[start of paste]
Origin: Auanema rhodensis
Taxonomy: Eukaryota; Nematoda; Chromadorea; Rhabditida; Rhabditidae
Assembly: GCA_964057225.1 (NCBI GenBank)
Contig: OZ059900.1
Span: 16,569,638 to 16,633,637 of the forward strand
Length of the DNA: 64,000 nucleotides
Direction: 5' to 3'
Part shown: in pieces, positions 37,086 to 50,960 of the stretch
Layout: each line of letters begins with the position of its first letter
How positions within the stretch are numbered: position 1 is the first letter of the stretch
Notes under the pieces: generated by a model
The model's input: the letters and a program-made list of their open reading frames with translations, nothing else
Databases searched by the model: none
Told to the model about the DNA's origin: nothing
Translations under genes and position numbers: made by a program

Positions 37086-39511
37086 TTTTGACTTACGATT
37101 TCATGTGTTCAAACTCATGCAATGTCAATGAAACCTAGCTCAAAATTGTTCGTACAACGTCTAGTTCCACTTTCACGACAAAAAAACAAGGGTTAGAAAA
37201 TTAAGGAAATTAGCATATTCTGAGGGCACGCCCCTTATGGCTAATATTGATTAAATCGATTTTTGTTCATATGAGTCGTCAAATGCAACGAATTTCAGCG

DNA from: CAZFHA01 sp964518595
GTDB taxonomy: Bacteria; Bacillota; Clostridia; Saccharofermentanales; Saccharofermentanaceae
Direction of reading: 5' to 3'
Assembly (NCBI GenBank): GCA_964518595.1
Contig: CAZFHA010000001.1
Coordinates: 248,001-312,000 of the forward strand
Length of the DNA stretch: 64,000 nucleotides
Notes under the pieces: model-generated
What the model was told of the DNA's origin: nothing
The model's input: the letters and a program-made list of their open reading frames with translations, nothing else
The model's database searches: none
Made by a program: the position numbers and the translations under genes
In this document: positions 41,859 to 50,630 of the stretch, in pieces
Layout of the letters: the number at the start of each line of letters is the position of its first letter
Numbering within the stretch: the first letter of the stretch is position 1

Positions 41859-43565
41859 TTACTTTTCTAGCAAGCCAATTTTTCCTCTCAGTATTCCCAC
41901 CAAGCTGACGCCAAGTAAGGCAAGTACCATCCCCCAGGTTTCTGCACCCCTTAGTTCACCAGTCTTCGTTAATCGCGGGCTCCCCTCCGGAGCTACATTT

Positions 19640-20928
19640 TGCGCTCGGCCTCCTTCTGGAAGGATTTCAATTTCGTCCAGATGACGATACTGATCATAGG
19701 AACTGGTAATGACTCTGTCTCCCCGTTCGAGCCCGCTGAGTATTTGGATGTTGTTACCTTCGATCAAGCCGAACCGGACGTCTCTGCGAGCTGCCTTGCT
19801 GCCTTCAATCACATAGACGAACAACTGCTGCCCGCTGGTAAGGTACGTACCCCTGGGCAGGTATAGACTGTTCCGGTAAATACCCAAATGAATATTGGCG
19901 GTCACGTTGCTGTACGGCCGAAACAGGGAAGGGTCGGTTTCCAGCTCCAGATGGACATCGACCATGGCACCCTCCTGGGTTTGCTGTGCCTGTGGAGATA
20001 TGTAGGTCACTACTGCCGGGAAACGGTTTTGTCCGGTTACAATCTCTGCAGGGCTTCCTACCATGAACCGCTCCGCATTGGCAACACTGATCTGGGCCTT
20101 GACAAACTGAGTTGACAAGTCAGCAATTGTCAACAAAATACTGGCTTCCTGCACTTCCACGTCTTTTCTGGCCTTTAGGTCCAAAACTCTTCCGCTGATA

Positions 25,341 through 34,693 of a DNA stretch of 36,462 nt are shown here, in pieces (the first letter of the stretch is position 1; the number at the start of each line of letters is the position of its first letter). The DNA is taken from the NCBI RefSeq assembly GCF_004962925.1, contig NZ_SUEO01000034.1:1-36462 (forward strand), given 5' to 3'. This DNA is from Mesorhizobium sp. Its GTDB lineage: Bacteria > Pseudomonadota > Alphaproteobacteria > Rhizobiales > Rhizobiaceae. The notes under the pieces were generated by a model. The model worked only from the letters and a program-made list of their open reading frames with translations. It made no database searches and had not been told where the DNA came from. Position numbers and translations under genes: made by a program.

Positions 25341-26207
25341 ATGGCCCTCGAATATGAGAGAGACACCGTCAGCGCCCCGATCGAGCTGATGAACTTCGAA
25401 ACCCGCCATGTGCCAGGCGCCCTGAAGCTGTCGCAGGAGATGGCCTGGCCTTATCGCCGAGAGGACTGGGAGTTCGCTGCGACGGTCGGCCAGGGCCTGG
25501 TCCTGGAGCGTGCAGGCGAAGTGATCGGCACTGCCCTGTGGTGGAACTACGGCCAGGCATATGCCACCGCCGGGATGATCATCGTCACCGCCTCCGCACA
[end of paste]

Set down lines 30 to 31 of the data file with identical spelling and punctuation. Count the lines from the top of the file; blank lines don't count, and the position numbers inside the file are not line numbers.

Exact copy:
The model's database searches: none
Made by a program: the position numbers and the translations under genes